U NIVERSITA DEGLI S TUDI DI P ADOVA Corso CFMA. LS-SIMat16 Charged surfaces in electrolyte solutions If, as in most practical cases, the charged surfaces interact across a solution that already contains electrolyte ions, the total ionic concentration is and the net charge density is. The total concentration of ions at an isolated surface of charge density is given by this is known as Grahame equation. Once we replace on the LHS, it provides a link between potential and surface charge density. For low potentials it simplifies to where
U NIVERSITA DEGLI S TUDI DI P ADOVA Corso CFMA. LS-SIMat17 The Debye length The diffuse electric double layer near a charged surface has a characteristic length or thickness known as the Debye length. The magnitude of the Debye length depends solely on the properties of the liquid and not on the charge or potential of the surface Values
U NIVERSITA DEGLI S TUDI DI P ADOVA Corso CFMA. LS-SIMat18 Potential and ionic concentrations Worked out from the general relation For 1:1 electrolytes (e.g., NaCl) where. For high potentials. For low potentials Gouy-Chapman theory Debye-Hükel equation
U NIVERSITA DEGLI S TUDI DI P ADOVA Corso CFMA. LS-SIMat19 Interaction free energies From the above results, the interaction free energy per unit area is estimated (at low surface potentials) For two planar surfaces at distance D For two spheres of radius R
U NIVERSITA DEGLI S TUDI DI P ADOVA Corso CFMA. LS-SIMat20 DLVO theory Consider equal sized spheres and low potentials. The total interaction must also include the VdW attraction Derjaguin & Landau (1937); Verwey & Overbeek (1944)
U NIVERSITA DEGLI S TUDI DI P ADOVA Corso CFMA. LS-SIMat21 DLVO theory, colloid stability and coagulation Depending on the electrolyte concentration and surface charge density or potential, one of the following may occur: (a) – For highly charged surfaces and dilute electrolytes (long Debye length): strong long range repulsion peaking at the energy barrier (some 1 – 4 nm away from the surface) (b) – For higher electrolyte conc. A significant secondary minimum appears before the energy barrier. The potential energy minimum at constant is called primary minimum. The colloids are kinetically stable because overcoming the energy barrier is a slow process and the particles either sit in the secondary minimum or remain dispersed. (c) – For surfaces of low charge density or potential, the energy barrier is much lower leading to slow aggregation, known as coagulation or floculation. (d) – Above some concentration of electrolyte the energy barrier falls below zero and the particles coagulate rapidly: the colloids are now unstable. (e) – As the surface charge approaches zero the interaction curve approaches the pure VdW curve and the two surfaces attract each other at all separations.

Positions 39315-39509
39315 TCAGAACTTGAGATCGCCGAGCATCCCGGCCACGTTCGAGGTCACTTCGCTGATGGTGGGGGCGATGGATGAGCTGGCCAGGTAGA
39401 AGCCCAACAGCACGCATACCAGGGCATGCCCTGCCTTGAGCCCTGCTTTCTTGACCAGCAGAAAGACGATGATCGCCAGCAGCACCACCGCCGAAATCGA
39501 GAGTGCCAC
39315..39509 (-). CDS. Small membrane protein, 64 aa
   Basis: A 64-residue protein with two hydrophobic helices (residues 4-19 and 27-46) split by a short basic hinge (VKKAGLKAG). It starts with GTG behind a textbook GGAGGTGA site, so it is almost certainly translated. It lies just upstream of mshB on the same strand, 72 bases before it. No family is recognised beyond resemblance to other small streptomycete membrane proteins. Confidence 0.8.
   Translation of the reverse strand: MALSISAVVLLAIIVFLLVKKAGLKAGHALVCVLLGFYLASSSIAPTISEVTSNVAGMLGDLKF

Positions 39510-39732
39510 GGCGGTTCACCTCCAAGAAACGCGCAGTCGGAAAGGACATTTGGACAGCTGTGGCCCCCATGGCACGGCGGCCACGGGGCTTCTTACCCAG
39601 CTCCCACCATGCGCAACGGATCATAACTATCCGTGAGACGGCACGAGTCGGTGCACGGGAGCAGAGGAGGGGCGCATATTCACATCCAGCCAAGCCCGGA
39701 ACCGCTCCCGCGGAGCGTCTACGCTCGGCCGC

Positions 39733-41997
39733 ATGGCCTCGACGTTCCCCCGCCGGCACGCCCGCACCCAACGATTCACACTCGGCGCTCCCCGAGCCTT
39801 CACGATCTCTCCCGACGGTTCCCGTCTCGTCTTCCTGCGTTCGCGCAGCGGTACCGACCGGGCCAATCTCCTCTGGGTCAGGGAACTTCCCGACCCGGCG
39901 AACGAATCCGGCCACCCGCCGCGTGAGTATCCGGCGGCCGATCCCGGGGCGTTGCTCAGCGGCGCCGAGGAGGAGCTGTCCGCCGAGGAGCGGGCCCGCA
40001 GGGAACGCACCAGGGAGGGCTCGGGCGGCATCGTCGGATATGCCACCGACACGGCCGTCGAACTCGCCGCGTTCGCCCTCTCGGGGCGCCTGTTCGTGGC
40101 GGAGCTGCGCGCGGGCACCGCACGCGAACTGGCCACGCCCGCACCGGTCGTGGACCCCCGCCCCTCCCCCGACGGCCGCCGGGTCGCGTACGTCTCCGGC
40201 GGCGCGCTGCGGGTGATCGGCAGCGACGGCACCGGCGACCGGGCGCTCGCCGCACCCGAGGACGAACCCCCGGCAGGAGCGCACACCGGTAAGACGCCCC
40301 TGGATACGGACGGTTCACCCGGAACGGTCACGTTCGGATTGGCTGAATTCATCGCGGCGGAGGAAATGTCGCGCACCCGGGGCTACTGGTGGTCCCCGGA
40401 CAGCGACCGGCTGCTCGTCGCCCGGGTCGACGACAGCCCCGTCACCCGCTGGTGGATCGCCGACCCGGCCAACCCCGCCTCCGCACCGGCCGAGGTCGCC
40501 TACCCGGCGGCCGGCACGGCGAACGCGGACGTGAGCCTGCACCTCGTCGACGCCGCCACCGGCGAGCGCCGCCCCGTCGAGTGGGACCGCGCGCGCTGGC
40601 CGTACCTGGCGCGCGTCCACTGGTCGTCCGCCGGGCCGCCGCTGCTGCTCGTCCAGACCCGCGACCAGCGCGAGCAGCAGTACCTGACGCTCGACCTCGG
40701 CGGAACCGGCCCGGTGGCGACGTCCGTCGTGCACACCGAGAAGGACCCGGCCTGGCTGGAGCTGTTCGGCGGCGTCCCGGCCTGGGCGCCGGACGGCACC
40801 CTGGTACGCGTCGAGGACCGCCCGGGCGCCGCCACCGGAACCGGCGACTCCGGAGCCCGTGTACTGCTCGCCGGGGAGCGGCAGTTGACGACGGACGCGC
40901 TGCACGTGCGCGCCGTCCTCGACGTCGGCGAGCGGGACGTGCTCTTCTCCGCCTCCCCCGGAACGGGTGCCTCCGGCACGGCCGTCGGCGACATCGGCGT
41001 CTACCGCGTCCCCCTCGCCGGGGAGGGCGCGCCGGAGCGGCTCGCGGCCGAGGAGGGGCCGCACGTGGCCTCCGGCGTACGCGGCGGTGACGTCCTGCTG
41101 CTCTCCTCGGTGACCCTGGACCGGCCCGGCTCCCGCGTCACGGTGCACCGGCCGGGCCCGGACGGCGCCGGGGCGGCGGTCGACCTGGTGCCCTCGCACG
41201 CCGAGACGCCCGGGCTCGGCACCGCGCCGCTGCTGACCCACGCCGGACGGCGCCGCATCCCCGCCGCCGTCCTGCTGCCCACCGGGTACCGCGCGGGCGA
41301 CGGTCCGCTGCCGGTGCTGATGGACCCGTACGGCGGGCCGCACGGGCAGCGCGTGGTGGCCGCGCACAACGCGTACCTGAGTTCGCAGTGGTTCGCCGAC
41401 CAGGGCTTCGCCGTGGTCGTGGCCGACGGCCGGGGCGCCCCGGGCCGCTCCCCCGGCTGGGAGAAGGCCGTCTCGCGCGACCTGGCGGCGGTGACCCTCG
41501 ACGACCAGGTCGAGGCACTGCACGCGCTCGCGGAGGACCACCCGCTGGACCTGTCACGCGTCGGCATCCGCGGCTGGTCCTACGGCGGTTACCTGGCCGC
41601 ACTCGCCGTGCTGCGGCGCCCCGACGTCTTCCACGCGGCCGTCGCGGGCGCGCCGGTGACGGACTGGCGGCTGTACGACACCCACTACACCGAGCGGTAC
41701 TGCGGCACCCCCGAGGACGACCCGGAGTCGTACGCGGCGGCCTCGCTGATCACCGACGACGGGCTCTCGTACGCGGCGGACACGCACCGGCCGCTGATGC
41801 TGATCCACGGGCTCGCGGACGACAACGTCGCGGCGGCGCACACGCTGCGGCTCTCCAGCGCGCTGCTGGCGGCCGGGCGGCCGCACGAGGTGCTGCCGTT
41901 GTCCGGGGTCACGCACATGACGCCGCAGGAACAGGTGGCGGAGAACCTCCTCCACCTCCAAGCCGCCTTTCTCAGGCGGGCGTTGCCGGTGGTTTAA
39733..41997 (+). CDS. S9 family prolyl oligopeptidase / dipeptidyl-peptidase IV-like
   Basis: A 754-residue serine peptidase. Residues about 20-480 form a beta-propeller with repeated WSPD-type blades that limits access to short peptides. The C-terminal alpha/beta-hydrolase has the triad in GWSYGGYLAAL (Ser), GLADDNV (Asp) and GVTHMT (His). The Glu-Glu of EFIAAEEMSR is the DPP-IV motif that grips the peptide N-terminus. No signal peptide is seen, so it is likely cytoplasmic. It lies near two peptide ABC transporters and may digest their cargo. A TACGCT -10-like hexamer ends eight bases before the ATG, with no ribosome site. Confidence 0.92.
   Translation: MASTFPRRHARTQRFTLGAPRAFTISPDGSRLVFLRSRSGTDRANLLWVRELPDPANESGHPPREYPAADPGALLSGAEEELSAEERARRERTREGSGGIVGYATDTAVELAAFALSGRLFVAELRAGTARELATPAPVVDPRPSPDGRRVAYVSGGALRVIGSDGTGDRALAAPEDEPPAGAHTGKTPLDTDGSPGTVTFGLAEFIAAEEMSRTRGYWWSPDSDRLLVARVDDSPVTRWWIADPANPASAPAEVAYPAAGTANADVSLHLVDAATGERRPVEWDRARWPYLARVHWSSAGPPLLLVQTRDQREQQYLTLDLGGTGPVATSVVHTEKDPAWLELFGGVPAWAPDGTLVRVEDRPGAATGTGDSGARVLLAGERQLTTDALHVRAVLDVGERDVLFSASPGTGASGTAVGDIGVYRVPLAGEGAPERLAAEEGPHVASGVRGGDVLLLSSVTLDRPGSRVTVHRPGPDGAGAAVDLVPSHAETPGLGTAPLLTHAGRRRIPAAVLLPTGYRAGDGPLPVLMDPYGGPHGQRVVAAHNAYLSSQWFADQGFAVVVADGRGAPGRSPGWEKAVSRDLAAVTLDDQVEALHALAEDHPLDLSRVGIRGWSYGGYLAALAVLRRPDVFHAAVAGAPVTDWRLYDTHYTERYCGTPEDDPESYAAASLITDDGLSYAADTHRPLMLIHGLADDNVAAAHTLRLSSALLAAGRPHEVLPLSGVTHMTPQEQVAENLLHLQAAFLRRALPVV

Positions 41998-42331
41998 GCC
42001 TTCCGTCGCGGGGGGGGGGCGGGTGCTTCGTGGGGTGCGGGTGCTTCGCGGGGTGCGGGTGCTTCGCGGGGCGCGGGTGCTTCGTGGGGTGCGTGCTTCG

U NIVERSITA DEGLI S TUDI DI P ADOVA Corso CFMA. LS-SIMat22 Effect of Hamaker Constant DLVO Theory was a seminal moment in solution chemistry and physics. By assuming an attractive force between particles balanced by the repulsive charge, can quantitatively predict particle coagulation, settling, adhesion.
U NIVERSITA DEGLI S TUDI DI P ADOVA Corso CFMA. LS-SIMat23 Effect of Surface Potential When the particle charge is low enough the van der Waals attraction will lead to coagulation. For a metal oxide particle, we can approximate: When salt is added the repulsive curve decays more quickly, and the maximum repulsion decreases.
U NIVERSITA DEGLI S TUDI DI P ADOVA Corso CFMA. LS-SIMat24 Metal Nanoparticles Synthesis Metal Salt (AuHCl 4 ) + Reducing Agent (NaBH 4 ) + Ligand exchange reaction * Direct mixed ligands reaction **
U NIVERSITA DEGLI S TUDI DI P ADOVA Corso CFMA. LS-SIMat25 Place Exchange Reactions
U NIVERSITA DEGLI S TUDI DI P ADOVA Corso CFMA. LS-SIMat26 Ligands on Nanoparticles
U NIVERSITA DEGLI S TUDI DI P ADOVA Corso CFMA. LS-SIMat27 Solubility Issue liquid decomposition H deinterdigitation DSC - Differential Scanning Calorimetry Solid interdigitated state Solid de-interdigitated state liquid state H de-int H sol Badia et. al. Chem. Europ. J., 2(3), 359,1996. Pradeep et al, Phys. Rev. B, 2(62), R739,2000.
U NIVERSITA DEGLI S TUDI DI P ADOVA Corso CFMA. LS-SIMat28 Control of interdigitation The shorter the ligand the smaller the interdigitation enthalpy The larger the nanoparticle the smaller the interdigitation enthalpy, probably because of surface curvature effect Mixture of ligands lower the interdigitation enthalpy
U NIVERSITA DEGLI S TUDI DI P ADOVA Corso CFMA. LS-SIMat29 Order/Disorder Transition 0 0 C DeinterdigitatedInterdigitated
U NIVERSITA DEGLI S TUDI DI P ADOVA Corso CFMA. LS-SIMat30 Characterizing Metal Nanoparticles 2.7 nm 3 nm TEM shows atoms in the coreSTM shows ligands in the shell